SOMALIA: Prime Minister moves to stem political crisis
Prime Minister Hussein
NAIROBI, 4 August 2008 (IRIN) - Somalia's Prime Minister Nur Hassan Hussein has replaced six of the 10 cabinet ministers who resigned on 2 August in an effort to quell a political crisis in the country.
"Five of those appointed were already in parliament while one was not," a journalist based in the capital, Mogadishu, who declined to be named, told IRIN on 4 August.
Hussein told a news conference on 2 August that the resignations would not affect the Transitional Federal Government's work but could influence a 9 June agreement signed in Djibouti between the government and an Eritrea-based opposition faction.
The government, he added, was working well despite the resignations, designed to create instability in the country and to undermine the Djibouti peace process.
A rift between Hussein and President Abdullahi Yusuf widened last week when the prime minister sacked Mohamed Dheere, the Mogadishu mayor, for allegedly fuelling insecurity in the city and misusing public funds.
The ministers who resigned, all Yusuf's allies, accused the TFG of failing to implement its projects and violating its charter.
Yusuf revoked Hussein's order on 31 July, allowing Dheere, a former warlord, to continue as mayor. However, political observers in Mogadishu told IRIN on 4 August that there was a likelihood of Dheere leaving for the Ethiopian capital, Addis Ababa, where he has been invited to stay.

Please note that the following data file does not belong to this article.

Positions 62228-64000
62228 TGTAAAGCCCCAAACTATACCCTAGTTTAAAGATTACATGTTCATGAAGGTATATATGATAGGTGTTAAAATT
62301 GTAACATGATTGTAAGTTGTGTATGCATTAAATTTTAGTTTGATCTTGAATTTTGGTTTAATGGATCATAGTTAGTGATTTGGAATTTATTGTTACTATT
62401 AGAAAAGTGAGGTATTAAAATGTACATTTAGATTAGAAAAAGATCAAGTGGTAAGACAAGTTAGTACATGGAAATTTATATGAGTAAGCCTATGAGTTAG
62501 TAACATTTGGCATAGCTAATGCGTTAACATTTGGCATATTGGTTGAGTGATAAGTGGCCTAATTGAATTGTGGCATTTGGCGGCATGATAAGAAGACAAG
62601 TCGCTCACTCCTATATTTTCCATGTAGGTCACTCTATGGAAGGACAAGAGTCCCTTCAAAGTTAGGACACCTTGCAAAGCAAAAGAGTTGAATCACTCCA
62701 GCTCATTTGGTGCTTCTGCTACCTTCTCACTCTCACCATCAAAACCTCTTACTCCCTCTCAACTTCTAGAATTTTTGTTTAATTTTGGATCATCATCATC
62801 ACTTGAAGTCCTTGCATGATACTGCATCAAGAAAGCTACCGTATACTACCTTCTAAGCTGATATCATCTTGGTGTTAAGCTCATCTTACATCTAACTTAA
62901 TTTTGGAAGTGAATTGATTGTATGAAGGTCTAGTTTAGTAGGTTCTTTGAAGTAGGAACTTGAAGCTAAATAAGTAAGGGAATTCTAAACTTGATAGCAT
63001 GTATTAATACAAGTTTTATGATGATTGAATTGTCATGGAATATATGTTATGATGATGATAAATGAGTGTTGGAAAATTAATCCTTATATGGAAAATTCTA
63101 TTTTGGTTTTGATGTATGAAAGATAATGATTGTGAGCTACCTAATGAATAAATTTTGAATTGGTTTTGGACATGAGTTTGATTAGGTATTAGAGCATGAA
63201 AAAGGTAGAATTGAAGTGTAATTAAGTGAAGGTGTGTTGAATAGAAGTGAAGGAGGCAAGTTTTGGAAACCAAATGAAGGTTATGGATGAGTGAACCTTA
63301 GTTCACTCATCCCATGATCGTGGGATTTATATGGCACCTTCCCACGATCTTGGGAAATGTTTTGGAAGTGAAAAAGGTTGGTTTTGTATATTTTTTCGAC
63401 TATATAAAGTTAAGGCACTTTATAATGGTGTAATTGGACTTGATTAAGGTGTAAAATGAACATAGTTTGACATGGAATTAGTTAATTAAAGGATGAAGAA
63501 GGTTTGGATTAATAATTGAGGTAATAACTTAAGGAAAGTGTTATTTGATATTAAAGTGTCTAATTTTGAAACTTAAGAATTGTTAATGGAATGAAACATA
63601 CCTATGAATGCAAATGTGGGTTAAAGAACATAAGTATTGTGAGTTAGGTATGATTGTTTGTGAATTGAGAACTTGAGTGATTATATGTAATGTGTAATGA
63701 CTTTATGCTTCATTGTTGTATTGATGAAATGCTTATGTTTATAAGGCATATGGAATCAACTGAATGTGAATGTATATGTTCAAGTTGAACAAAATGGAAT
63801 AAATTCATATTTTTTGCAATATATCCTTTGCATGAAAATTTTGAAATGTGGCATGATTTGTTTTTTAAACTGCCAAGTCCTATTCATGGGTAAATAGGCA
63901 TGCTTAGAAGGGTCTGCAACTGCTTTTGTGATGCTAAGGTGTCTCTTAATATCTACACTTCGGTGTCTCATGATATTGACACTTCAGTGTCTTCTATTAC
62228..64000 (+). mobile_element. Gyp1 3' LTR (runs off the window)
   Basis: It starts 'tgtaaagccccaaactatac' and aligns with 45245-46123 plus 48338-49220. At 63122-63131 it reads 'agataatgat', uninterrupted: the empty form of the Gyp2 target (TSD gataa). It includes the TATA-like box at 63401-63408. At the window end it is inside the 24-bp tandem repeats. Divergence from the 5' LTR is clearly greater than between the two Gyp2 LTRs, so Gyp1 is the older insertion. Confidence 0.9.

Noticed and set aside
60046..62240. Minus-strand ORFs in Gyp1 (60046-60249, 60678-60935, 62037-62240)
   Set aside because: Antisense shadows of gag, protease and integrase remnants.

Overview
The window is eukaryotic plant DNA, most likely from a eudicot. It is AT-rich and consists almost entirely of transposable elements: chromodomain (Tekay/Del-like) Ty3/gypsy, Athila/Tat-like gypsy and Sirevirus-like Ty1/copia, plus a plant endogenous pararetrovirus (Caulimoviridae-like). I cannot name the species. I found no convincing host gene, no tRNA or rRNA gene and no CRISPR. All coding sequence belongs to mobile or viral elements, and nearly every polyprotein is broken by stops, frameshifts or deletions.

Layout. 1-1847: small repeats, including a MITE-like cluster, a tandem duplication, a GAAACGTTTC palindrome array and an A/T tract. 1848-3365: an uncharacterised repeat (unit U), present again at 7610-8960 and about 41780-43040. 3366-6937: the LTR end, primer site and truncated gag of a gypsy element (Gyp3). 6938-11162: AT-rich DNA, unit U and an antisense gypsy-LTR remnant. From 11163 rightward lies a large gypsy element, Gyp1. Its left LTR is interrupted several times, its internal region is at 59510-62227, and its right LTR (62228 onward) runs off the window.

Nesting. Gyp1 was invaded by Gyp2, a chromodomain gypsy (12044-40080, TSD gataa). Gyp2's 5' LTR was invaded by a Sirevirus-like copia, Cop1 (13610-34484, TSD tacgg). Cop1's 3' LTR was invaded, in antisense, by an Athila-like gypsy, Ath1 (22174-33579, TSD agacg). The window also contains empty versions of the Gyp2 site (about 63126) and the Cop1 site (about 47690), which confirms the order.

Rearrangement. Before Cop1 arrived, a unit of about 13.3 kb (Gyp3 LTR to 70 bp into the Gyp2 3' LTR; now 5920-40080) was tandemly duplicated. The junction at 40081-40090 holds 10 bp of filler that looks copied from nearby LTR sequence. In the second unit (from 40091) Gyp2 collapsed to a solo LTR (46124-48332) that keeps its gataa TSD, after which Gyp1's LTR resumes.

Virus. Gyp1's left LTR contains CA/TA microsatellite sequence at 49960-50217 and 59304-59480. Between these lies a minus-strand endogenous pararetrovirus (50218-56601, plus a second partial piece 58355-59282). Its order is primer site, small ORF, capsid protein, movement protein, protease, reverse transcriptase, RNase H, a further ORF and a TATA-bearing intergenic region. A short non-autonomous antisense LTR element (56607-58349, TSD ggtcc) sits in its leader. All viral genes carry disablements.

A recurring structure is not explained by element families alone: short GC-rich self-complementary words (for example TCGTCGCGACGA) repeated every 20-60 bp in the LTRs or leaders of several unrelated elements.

The TFG was set up in 2004 to help bring order to the nation that had been without a government since President Siad Barre was ousted in 1991.
Meanwhile, Hussein condemned a roadside explosion on 2 August, which has so far killed at least 20 people. Another 45 wounded were admitted to a hospital in Mogadishu, according to hospital sources. Most of the dead and wounded were women street cleaners.
Although no one has claimed responsibility for the explosion, it is suspected that Islamist militants are behind the incident.
"One of the injured women said in hospital that a young man had warned them minutes before the blast to stop working with the government," another journalist, who requested anonymity, said.